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Entries in bandwidth (5)


Fibre in the deep 

The subsea cable system is the biggest physical part of the global telecom network, yet is obscure even to many in the industry. Fortunately, there's been a spate of worthwhile reporting and analysis on subsea networks in recent months.

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10G rates plummet, but still cost way more in Asia

As 10G becomes the primary unit of international bandwidth, its prices are falling at rates way ahead of traditional SDH/SONET circuits.

In its latest update, TeleGeography tells us the that the price of a 10Gbps wavelength on major routes fell 37% last year, compared with 12% for a 155Mbps STM-1/OC-3 link.

TeleGeography analyst Brianna Boudreau says 10Gbps wavelengths will remain the prime unit of the global wholesale market for some time to come, but adds:

“While 10Gbps price declines will outpace those of smaller SDH circuits for some time, 40Gbps and 100Gbps wavelengths are becoming more widely available. As these products mature and provide volume and cost efficiencies for network operators, savings will be passed on to bandwidth buyers in the form of steady price declines.”

One thing that hasn’t changed is that, despite all the Asian bandwidth buildouts of the past four years, intra-Asia and Asia are vastly more expensive than trans-Atlantic.

Hong Kong-Tokyo and Hong Kong-Los Angeles 10G prices fell at CAGR of 32% between Q4 2009 and Q4 2012 - to $23,250 and $43,800 respectively. But those rates are still way above the average London-New York tariff of $9,000.


The end of the subsea cable as we know it

Submarine cables are still run as dedicated point-to-point infrastructure, but that's about to change.

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Reliance's ambitious FLAG IPO plan

It’s been a long time since a subsea cable system went public.

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Telstra, PCCW put Reach behind them

Almost ten years to the day since it was formed, the troubled Telstra-PCCW JV Reach is being wound up as a major Asian capacity provider.

The two telcos announced today they had agreed to distribute most of Reach's international bandwidth and other assets between them.

Telstra said it would record an initial A$50m ($49.8m) accounting gain on the deal, and another A$80-A$100m on completion.

The companies would not disclose which parts of Reach’s network were being returned to the parents, but said Reach would continue to manage “certain assets” for both PCCW and Telstra.

“The restructuring is expected to result in a clear division of the majority of Reach’s assets and operations, aligning with the respective needs of each of Reach’s shareholders,” PCCW said in its press release.

“The company is expected to benefit, operationally and financially, from the restructuring of Reach through increased operational efficiencies, which are expected to contribute towards a better operating margin and an enhanced competitive position in the market for international connectivity services.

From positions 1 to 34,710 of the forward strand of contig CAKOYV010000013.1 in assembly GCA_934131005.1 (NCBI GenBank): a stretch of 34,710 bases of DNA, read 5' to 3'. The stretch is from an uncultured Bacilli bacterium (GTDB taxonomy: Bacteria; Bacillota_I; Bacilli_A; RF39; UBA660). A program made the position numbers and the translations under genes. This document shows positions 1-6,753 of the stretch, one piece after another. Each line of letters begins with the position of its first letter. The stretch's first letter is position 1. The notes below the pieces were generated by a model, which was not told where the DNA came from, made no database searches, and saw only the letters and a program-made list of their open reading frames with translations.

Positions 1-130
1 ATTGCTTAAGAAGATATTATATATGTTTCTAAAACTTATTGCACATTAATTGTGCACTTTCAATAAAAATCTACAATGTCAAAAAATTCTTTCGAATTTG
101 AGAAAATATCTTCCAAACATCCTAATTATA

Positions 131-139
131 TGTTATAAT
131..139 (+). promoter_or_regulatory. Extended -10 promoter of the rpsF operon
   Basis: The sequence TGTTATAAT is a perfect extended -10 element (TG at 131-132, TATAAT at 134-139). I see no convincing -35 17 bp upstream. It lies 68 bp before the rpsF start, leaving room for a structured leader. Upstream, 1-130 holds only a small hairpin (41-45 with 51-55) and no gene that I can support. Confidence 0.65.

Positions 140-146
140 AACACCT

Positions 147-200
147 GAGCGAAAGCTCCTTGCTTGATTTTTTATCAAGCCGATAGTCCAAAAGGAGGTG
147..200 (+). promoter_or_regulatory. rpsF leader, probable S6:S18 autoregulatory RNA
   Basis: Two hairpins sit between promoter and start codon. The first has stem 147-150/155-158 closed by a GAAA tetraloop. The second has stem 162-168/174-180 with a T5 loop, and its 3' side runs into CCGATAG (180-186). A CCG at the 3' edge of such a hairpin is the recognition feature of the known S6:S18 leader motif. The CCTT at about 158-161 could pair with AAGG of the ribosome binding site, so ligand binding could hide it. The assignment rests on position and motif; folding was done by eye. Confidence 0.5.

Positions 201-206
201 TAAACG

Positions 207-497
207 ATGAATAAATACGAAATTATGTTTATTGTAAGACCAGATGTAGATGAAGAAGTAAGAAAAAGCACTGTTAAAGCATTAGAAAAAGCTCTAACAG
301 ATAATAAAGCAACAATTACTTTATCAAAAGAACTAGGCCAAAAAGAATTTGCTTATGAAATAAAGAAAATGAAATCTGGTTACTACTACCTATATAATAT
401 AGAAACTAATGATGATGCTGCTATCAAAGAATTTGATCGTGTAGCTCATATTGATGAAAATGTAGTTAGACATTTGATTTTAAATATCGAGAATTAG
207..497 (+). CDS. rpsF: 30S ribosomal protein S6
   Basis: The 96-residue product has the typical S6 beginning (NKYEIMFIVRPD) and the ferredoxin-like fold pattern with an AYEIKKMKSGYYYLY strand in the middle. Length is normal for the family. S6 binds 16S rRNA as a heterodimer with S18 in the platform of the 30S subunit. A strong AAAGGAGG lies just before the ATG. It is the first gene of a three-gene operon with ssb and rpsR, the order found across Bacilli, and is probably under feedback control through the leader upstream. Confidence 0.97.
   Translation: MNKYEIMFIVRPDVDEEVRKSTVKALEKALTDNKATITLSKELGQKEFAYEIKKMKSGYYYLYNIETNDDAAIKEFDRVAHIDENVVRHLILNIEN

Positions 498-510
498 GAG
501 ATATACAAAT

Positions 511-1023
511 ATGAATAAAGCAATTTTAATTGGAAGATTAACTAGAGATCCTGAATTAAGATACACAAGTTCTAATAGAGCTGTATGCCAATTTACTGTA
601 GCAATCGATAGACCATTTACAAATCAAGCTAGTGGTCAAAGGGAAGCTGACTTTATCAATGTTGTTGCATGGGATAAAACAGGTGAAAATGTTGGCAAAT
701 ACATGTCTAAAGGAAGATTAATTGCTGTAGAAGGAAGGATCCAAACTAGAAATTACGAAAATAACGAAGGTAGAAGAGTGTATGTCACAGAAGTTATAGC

“Further, PCCW is expected to benefit from a recovery of certain assets that were previously invested in Reach.”

Telstra International’s regulatory chief, David Aitken, said it was “better to be master of one’s own destiny.”


Reach’s main assets are the Reach North Asia Loop (RNAL), Australia-Japan and Southern Cross cables. It also owns capacity on APCN2, Sea-Me-We 3, China US and the trans-Atlantic Apollo system.

The agreement all but ends an unhappy partnership between the Australian and Hong Kong incumbent telcos. The two approached the original deal – struck at the height of the dotcom boom – with radically different plans.

For Telstra, the hook-up with PCCW, in which it also bought its mobile arm CSL, allowed it to establish a footprint in fast-growing Asia. But for PCCW, which had just borrowed heavily to acquire the old Cable & Wireless Hongkong Telecom, it was a means of laying off some of its $5b in loans.

Additionally, according to former Reach executives, Telstra International had based its deal on unrealistic projections of the market for international bandwidth.

Compounded with the dotcom meltdown, this meant that Reach's older and small cables were competing with new high-bandwidth subsea cables selling at a much lower cost.

In its early years, as bandwidth prices went through the floor, neither of its parents felt bound to buy exclusively from the JV.

In the last restructure of Reach six years ago the company said all of its inventory would be consumed by Telstra and PCCW.

However, Reach’s greatest service to its owner over the decade was not as a bandwidth provider but as a means of enabling them to slash their debts. In a 2004 deal bankers settled for just $311m of the $1.2b that the two telcos owed them.

The distribution of Reach's assets is expected to be completed in the first half of 2011, Telstra said.